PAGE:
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Lat: 46.2°S, Long: 36.7°E, Diam: 34 km, Depth: 1.53 km, Rükl: 67

external image normal_Lockyer_LO_iv_076_h2.jpg
LOIV 076 H2


LPOD Photo Gallery Lunar Orbiter Images
Lockyer G, the crater in the top photograph's upper left corner (with pronounced central peak), is mentioned in the LPOD of october the 15th, 2008. An interesting telescopic target!- DannyCaes Oct 16, 2008


(LAC zone 114D4) LAC map Geologic map


Description: Elger

(IAU Directions) LOCKYER.--A prominent deep ring-plain, 32 miles in diameter, with massive bright lofty walls, standing just outside the S.W. border of Janssen. Schmidt shows a minute crater on the S. rim. I have seen a crater within, at the inner foot of the E. wall, and a central peak.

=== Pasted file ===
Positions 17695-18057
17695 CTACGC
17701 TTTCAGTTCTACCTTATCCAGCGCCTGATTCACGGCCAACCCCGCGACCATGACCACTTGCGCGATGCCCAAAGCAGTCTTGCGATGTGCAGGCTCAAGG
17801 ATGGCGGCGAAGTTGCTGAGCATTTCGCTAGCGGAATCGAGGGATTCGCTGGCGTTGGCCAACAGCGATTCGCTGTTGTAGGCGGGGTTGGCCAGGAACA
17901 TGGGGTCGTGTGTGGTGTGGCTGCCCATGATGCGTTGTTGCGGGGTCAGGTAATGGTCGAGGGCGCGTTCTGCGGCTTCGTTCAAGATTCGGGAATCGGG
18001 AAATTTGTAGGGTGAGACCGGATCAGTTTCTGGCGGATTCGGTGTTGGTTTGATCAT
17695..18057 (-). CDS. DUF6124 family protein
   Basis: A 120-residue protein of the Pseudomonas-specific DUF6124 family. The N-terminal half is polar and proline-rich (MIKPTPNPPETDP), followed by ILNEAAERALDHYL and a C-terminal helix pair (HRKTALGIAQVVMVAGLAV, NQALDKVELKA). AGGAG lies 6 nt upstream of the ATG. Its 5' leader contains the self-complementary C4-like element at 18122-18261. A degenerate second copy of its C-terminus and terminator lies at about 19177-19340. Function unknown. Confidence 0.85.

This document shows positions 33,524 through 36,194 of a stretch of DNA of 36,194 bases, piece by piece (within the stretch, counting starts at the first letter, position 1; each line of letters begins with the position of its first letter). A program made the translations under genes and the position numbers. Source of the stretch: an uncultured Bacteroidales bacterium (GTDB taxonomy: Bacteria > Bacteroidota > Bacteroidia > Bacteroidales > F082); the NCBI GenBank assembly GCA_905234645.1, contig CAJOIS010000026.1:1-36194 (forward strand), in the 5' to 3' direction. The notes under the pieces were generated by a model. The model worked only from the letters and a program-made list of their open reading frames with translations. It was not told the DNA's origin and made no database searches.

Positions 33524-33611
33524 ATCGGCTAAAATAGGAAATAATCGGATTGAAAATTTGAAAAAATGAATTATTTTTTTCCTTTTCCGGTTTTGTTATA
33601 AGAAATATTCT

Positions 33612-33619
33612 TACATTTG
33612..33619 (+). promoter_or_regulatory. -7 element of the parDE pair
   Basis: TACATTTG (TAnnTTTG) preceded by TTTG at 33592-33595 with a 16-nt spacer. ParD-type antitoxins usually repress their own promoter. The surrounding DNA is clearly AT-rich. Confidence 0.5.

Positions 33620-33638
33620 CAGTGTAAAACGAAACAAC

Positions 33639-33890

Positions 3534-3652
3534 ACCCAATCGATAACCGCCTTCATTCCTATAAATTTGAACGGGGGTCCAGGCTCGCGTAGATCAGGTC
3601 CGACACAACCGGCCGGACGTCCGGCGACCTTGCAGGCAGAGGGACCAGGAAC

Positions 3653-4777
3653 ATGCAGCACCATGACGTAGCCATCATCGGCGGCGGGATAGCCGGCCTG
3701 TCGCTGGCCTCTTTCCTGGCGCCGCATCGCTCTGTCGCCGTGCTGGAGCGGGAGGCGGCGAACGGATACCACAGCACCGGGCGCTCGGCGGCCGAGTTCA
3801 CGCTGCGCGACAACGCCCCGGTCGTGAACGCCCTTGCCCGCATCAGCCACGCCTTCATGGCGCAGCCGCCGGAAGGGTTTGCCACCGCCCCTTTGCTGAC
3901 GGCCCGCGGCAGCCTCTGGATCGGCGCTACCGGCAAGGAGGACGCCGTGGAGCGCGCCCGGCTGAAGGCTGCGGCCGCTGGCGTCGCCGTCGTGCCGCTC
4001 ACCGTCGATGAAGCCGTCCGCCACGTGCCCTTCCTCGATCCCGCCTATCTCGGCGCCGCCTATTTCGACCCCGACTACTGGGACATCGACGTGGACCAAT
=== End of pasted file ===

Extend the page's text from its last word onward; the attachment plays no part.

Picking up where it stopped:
Description: Wikipedia


Additional Information

Depth data from Kurt Fisher database
  • Westfall, 2000: 1.53 km
  • Viscardy, 1985: 3.7 km


  • Sir Joseph Norman Lockyer (May 17, 1836 – August 16, 1920) was an English scientist, astrophysicist and astronomer. Along with the French scientist Pierre Janssen he is credited with discovering the gas helium. A keen amateur astronomer with a particular interest in the sun, Lockyer eventually became director of the solar physics observatory in Kensington London. To facilitate the transmission of ideas between scientific disciplines, Lockyer established the general science journal Nature in 1869.
  • Crater Lockyer H was called Hill by Hugh Percy Wilkins and Patrick Moore, but the I.A.U. did not accept that name.
  • Hill was a contemporary English selenographer.
  • A curiosity: who was William J. S. Lockyer? See Lightning, Auroras, Nocturnal Lights, and related luminous phenomena (William R. Corliss, The Sourcebook Project, 1982), at GLL2-R6, GLL2-R8, and GLL14-R3. - DannyCaes Apr 15, 2015

LPOD Articles

Blacky and Wispy. Hemispherical Peak (Lockyer G).


Lockyer H (Hill): THE MOON by H.P.Wilkins and Patrick Moore.

J. N. Lockyer in the Sourcebook Project (William R. Corliss)

- In Mysterious Universe, a handbook of astronomical anomalies (1979) :
  • Page 379: The Canals of Mars (Walter E. Maunder, Knowledge, 1894).